Shiny = Happy People

The people behind the wonderful RStudio, which I gushed about in a previous post, have developed a new package, Shiny, that makes it easy to develop interactive web applications with R. Shiny is not the first package to facilitate building web apps with R (see here for comparison of Shiny and gWidgetsWWW2.rapache), but it is arguably the easiest to learn. Shiny has an enthusiastic and engaged user community and the people at RStudio are very responsive to questions posted to the mailing list.

Reactive Programming

Shiny uses a reactive programming framework, i.e., outputs change when inputs change without needing to refresh the browser. The reactive framework provides the interactivity that makes Shiny apps really useful for exploring data (see example here). However, the reactive framework becomes problematic if your app includes computationally-expensive code that should only be executed on demand rather than reactively. If your app does not benefit from reactivity, then you can suppress reactivity entirely by using the submitButton feature. But mixing imperative and reactive styles is a challenging problem, as Joe Cheng describes in this mailing list response:

The pain you’re experiencing here is the impedance mismatch between the functional-reactive style that Shiny is designed for, and the imperative style (“on click, do this action”) that most other GUI frameworks use (certainly most of the ones written before the last 18 months). I believe the functional-reactive style leads to much simpler and concise code, and far fewer errors for 90% of cases, but when you start wanting to do things that are by nature imperative (such as saving to the database) then it starts to get… interesting.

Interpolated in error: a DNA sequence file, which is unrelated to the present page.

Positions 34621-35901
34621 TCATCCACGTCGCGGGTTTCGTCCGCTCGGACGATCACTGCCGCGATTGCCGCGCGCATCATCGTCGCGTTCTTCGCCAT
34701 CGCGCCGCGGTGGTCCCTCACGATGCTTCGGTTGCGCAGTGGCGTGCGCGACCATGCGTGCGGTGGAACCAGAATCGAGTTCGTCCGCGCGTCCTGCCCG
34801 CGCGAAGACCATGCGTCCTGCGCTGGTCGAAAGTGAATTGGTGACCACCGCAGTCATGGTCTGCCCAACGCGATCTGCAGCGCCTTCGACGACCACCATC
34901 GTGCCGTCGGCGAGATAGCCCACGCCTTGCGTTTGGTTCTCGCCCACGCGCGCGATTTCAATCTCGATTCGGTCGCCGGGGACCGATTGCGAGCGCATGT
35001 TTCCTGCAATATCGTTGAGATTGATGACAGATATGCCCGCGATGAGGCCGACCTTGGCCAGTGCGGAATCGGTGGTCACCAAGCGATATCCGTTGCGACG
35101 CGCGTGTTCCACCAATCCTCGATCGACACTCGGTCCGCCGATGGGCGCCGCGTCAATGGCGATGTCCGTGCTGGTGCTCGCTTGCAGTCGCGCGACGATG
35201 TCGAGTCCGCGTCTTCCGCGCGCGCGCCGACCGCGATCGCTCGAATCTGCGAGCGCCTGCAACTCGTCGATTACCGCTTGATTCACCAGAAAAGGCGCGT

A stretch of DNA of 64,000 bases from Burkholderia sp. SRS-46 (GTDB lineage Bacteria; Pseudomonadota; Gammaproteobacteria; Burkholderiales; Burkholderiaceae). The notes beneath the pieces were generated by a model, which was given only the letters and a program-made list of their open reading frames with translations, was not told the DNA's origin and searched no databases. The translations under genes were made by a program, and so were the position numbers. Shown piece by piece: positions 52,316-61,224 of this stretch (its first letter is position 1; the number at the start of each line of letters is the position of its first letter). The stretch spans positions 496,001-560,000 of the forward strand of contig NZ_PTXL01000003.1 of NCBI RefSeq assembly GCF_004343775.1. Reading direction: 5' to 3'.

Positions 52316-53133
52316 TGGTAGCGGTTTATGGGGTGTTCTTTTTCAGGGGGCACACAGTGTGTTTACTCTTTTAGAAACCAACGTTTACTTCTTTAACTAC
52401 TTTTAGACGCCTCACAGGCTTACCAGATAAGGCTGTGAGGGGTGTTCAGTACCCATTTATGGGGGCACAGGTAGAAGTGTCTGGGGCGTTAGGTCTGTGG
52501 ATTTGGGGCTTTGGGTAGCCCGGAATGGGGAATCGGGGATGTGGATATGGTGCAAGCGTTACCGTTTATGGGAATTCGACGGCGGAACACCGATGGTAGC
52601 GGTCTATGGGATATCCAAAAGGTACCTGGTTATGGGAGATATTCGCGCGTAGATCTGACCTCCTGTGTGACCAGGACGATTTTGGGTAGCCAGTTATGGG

I have some ideas about how to allow you to move between one style and the other, but would like to spend a while longer watching what people are trying to do before implementing anything.

Challenges notwithstanding, I am optimistic about Shiny’s development on this front. In the last 2 weeks, the isolate feature was released to simplify the handling of imperative elements in a reactive framework.


No knowledge of HTML, CSS, or JavaScript is required to build apps with Shiny, but experience with these languages should help you more fully exploit Shiny’s potential. For example, if you want to include dynamic elements in the interface of your app, then you will need to know (or learn) at least a little bit of JavaScript. The hammer principle suggests that you should choose the right tool for the job, and learning JavaScript is still on my to-do list, but I’m grateful that Shiny lowers the amount of new knowledge required for an R user to start building web apps.

JavaScript provides statistical capabilities through the jStat library, which are more limited than those provided by R, but has good growth potential. Shiny makes beautiful apps, but the jStat demonstration app is even more beautiful. It will be interesting to see if learning JavaScript allows me to simply get more out of Shiny or leads me to abandon Shiny altogether. The latter seems unlikely because of the activity of JavaScript programmers on the Shiny mailing list. Perhaps the determining factor will be the rate of development of Shiny and jStat. Stay tuned!